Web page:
【内容摘要： 编者按：美国检方28日对15名中国学生提起诉讼，指控他们在美国大学入学考试(SAT)等考试中采用欺诈手段。目前这15名中国学生正面临法院质控，其中一人已经被捕，同时他们将面临巨额罚金甚至监禁。 美国检方28日对15名中国学生提起诉讼，指控他们在美国大学入学考试(SAT)等考试中采用】
Chinese student Li Biyuan, who has been accused of participating in a cheating scheme on U.S. university entrance exams, pleaded guilty on Wednesday. Li was sentenced to a five-year probation and immediate deportation from the U.S., as reported by local media the Pittsburgh Post-Gazette.
Li is the first of all 15 students in the university cheating case to plead guilty.
Li Biyuan, a 25-year-old graduate from Northeastern University in Boston, admitted two weeks ago that he offered an imposter a counterfeited passport manufactured in China and a payment of $6,000. The imposter later posed as Li to take the Graduate Record Exam (GRE), according to the Pittsburgh Post-Gazette.
Li expressed his regret for cheating in front of Judge Joy Flowers Conti and said his decision disgraced his family and ruined his chance to study in America.
The judge then released him to the custody of Immigration and Customs Enforcement agents for immediate deportation.
The judge said Li's five-year probation would be immediately applied when he re-enters the U.S..
Previously, US federal authorities also wanted to pose tougher punishment on Li to set him as an example in cracking down on students who attempt to cheat their ways into universities.
The lead of the test cheating case, 24-year-old Chinese defendant Han Tong, also pleaded guilty in the court to both hiring imposters to take entrance tests and taking entrance tests for others.
Han has been a student at the University of Pittsburgh since 2011 after gaining admission through cheating on an English exam himself.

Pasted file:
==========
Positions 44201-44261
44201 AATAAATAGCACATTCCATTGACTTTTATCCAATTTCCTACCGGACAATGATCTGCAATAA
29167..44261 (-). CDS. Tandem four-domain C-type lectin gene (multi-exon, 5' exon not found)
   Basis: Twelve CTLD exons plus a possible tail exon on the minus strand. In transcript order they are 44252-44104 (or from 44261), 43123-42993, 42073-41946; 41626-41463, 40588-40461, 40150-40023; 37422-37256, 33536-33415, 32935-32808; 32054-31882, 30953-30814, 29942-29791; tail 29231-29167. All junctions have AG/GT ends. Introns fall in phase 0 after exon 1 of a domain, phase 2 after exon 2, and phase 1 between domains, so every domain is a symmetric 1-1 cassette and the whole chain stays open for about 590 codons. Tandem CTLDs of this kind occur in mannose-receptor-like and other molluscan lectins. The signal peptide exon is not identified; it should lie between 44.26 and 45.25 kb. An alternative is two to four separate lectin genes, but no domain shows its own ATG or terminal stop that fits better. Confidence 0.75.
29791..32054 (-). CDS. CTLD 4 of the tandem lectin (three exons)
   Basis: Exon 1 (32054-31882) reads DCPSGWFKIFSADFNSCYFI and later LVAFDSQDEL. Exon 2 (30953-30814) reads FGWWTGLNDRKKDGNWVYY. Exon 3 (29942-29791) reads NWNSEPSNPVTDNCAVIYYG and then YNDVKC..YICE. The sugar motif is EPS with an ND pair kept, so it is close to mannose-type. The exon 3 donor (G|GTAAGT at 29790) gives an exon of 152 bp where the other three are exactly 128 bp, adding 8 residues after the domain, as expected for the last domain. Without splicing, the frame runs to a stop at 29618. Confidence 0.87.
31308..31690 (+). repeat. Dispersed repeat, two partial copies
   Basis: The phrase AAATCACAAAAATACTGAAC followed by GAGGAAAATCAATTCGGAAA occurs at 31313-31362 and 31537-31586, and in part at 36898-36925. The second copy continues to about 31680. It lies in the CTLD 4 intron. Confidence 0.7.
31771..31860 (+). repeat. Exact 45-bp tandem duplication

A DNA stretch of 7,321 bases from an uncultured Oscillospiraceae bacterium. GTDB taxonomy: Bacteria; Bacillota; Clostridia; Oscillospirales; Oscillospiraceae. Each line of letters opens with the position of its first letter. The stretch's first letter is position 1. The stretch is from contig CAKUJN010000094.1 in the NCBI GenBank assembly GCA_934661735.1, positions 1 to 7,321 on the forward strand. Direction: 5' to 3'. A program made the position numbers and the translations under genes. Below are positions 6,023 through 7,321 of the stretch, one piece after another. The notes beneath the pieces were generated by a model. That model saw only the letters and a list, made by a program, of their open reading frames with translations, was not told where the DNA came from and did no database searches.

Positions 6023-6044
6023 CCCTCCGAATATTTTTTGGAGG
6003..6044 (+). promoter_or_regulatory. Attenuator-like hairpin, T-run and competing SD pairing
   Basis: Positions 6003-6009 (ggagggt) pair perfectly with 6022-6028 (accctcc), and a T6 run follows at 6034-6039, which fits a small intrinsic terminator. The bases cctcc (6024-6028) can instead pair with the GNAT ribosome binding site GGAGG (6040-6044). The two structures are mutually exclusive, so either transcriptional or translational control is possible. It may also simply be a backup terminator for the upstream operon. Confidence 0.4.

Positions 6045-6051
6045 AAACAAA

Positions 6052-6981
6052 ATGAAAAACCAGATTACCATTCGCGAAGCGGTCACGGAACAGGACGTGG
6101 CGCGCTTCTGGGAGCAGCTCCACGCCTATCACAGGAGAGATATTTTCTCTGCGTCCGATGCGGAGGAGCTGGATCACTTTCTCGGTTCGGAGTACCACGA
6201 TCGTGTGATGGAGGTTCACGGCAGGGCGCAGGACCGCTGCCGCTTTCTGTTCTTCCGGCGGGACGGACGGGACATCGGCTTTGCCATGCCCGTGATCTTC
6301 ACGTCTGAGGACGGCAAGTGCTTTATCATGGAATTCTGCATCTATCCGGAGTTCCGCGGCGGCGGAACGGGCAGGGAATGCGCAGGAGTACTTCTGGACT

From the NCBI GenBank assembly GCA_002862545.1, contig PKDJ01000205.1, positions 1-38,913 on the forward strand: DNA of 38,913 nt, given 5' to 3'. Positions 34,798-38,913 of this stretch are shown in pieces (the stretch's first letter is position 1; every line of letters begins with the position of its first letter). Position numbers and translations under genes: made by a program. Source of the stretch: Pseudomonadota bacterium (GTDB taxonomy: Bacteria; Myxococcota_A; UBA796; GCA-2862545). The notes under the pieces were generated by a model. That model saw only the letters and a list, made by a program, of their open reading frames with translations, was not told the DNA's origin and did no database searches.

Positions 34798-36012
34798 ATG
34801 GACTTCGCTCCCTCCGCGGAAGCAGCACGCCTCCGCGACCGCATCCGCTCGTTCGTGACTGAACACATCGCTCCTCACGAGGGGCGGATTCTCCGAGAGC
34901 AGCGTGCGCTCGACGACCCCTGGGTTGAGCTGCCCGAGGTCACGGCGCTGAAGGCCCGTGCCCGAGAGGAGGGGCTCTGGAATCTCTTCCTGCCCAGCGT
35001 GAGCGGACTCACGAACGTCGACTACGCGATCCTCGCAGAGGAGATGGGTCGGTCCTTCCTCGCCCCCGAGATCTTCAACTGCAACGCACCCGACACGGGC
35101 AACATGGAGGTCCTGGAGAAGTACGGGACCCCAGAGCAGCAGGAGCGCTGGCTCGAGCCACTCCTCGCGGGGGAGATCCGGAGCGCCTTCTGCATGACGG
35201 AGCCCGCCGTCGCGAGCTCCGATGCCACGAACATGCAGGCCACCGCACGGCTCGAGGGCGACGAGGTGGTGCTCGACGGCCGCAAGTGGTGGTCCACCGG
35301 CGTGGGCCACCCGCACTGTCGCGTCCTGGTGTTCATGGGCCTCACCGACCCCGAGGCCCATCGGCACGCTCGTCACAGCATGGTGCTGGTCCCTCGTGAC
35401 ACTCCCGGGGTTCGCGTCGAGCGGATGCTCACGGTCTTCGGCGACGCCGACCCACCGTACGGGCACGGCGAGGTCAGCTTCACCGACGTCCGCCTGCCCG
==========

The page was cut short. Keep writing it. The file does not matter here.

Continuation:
Han and his Chinese accomplice identified as "Ada" worked as impostors themselves to take tests for other Chinese students seeking admission from American schools with fake passports, said the Pittsburgh Post-Gazette.
Han hired five to seven associates to take 10 fraudulent tests, paying them $2000 for each test.
He also admitted to offering imposters fake passports manufactured in China, with the pictures of the imposters and the names and identification information of students supposed to be taking the test, as the Pittsburgh Post-Gazette reported.
The U.S. federal authorities confiscated 7 fake passports from Han.
Han will remain free until he is set to be sentenced this November.
The Pittsburgh Post-Gazette said Han's lawyer, who refused to make comments, told the judge that his client had completed three years of studies at the University of Pittsburg and was hoping to get his degree in Ohio State University before returning to China.
So far, U.S. federal persecutors haven't commented on the case.